WELLNESS
04/01/2013 11:16 am ET Updated Jun 01, 2013

FDA Relaxes Restrictions On Nicotine Stop-Smoking Aids

April 1 (Reuters) - The U.S. Food and Drug Administration is
relaxing its restrictions on the use of over-the-counter
nicotine patches, gum and lozenges.
Currently, consumers are instructed to stop smoking when
they begin using a nicotine replacement product and to stop
using it after 12 weeks.
The FDA said on Monday it plans to remove both these
restrictions in response to claims by critics that they may
cause some smokers to abandon attempts to quit if they have a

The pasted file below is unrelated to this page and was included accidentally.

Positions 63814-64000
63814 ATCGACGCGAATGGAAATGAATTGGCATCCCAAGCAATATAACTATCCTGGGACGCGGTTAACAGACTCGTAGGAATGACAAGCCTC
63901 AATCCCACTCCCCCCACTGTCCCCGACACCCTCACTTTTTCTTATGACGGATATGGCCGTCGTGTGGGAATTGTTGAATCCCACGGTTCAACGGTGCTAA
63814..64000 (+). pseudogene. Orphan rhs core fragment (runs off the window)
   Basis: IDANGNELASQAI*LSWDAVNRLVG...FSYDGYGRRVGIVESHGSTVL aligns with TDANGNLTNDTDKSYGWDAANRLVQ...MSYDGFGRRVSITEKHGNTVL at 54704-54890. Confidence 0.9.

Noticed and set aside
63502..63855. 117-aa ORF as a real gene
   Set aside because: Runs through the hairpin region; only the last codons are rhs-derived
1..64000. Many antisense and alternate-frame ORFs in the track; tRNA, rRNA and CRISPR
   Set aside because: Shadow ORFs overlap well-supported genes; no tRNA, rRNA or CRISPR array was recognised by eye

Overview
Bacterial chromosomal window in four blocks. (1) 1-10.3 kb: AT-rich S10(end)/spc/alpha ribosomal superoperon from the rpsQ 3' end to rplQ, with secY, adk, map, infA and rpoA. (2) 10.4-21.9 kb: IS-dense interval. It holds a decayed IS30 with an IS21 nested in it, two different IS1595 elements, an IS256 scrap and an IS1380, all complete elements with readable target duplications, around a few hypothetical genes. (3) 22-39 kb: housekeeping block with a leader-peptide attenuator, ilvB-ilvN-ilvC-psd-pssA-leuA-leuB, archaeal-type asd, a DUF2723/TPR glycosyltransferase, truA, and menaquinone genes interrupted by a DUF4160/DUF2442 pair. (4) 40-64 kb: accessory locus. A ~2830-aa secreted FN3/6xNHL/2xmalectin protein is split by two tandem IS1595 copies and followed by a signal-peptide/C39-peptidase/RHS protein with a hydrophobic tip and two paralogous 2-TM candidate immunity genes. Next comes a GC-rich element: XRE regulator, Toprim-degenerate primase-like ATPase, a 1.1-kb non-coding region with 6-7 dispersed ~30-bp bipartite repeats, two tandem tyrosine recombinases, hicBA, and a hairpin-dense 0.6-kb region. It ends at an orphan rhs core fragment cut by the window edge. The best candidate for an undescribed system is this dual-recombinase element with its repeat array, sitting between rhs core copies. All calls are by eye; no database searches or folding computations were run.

cigarette while on a replacement therapy.
Allowing people to stay on a nicotine replacement for longer
than 12 weeks may increase their chance of quitting, they say.
British drugmaker GlaxoSmithKline Plc, whose
nicotine replacement products include Nicorette chewing gum and
the NicoDerm skin patch, commended the decision, saying it
believes "this is a positive step to help more smokers quit."
The FDA said nicotine patches and gum were first approved
between 1984 and 1992, while nicotine lozenges and mini-lozenges
were approved between 2002 and 2009.
After reviewing published literature, the agency said, it
has determined that the concomitant use of cigarettes and other
nicotine-containing products "does not raise significant safety
concerns."

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